Nkrumah v. Fyffe
On Friday 3 February, HHJ Melissa Clarke heard the trial in the matter of Nkrumah v. Fyffe. The dispute concerned what had been agreed in a telephone call in 2015 regarding royalties earned by a track called ‘Coward’.
Mr Nkrumah aka Dirty Danger composed an instrumental grime track ‘Together’ in 2002, which he released in 2005. In 2015, Mr Fyffe aka Chip and/or Chipmunk, was engaged in a rap battle with Tinie Tempah. He produced a track called ‘Coward’, with him rapping over the track ‘Together’. He did so without asking permission from Mr Nkrumah.
Just before ‘Coward’ was released on Spotify, Mr Fyffe called Mr Nkrumah and requested retrospective permission to use his track. Mr Nkrumah claimed that Mr Fyffe offered to go 50% on everything. Mr Fyffe, who in subsequent correspondence was said not to recall what he had eaten for breakfast in 2020, let alone what he had agreed in 2015, asserted that he would never have offered that but did not put forward a positive case.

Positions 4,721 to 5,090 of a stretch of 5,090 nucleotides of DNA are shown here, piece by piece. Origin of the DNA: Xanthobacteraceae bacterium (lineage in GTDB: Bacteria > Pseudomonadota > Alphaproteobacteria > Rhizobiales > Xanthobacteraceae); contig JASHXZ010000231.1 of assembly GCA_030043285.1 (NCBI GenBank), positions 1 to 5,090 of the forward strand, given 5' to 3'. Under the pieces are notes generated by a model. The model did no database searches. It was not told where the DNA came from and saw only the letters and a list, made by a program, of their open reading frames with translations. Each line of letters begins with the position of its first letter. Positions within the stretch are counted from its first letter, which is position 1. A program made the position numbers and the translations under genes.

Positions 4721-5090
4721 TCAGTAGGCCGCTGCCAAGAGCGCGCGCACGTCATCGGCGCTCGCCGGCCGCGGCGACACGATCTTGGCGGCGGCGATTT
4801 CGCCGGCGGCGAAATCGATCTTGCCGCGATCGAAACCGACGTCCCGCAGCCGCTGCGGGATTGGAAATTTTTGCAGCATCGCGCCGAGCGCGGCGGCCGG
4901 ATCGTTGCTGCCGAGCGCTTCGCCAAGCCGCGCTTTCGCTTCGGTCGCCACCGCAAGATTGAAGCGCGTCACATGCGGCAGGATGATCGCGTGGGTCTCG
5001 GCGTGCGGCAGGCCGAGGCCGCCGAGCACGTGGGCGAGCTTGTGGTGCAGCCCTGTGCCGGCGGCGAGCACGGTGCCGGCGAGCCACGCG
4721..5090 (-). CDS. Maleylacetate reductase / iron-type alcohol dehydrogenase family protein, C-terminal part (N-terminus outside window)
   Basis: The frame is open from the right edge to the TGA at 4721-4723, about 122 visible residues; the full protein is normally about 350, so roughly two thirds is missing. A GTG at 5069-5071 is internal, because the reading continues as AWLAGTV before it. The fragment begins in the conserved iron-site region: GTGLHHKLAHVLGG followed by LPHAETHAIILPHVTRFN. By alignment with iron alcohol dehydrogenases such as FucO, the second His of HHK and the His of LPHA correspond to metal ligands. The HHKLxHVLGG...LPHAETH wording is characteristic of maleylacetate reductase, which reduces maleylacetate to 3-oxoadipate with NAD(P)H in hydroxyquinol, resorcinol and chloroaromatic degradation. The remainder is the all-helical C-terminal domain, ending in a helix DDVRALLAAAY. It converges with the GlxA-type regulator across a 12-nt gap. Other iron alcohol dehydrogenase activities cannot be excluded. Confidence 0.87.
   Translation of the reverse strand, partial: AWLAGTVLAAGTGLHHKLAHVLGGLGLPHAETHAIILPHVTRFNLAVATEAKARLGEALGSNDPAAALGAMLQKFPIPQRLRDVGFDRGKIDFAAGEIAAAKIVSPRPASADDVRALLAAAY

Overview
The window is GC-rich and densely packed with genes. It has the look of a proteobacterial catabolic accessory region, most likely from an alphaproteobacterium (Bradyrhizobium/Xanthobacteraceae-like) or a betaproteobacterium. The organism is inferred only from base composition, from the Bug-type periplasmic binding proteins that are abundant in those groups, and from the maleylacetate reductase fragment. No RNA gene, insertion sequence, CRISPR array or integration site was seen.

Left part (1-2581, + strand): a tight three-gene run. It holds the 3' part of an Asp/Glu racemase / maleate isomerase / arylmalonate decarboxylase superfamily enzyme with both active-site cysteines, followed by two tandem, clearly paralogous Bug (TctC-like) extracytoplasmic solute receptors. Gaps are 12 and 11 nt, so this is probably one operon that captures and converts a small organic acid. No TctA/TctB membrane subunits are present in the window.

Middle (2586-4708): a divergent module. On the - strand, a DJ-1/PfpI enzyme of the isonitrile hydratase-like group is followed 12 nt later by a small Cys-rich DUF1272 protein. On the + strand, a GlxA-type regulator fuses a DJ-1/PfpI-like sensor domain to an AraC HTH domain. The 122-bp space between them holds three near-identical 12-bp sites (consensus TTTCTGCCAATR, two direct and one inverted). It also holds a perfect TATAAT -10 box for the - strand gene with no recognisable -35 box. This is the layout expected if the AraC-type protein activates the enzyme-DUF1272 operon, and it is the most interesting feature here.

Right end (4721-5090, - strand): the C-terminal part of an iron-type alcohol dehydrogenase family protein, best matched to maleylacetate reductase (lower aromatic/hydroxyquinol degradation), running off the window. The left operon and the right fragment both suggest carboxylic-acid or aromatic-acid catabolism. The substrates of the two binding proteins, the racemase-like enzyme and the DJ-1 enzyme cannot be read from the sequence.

At trial, Mr Fyffe failed to turn up citing unsubstantiated child care issues. Given his overall conduct and the lack of a formal application to adjourn, the Judge ruled that it was proper to continue with the trial in his absence. She heard from Mr Nkrumah and his witness and found that there was no reason to disbelieve their evidence. She ruled that the agreement had indeed been that Mr Nkrumah would be entitled to 50% of all royalties earned by the track ‘Coward’.
Jamie Muir Wood, instructed by Mike Shepherd of Cadence Solicitors LLP, appeared for Mr Nkrumah.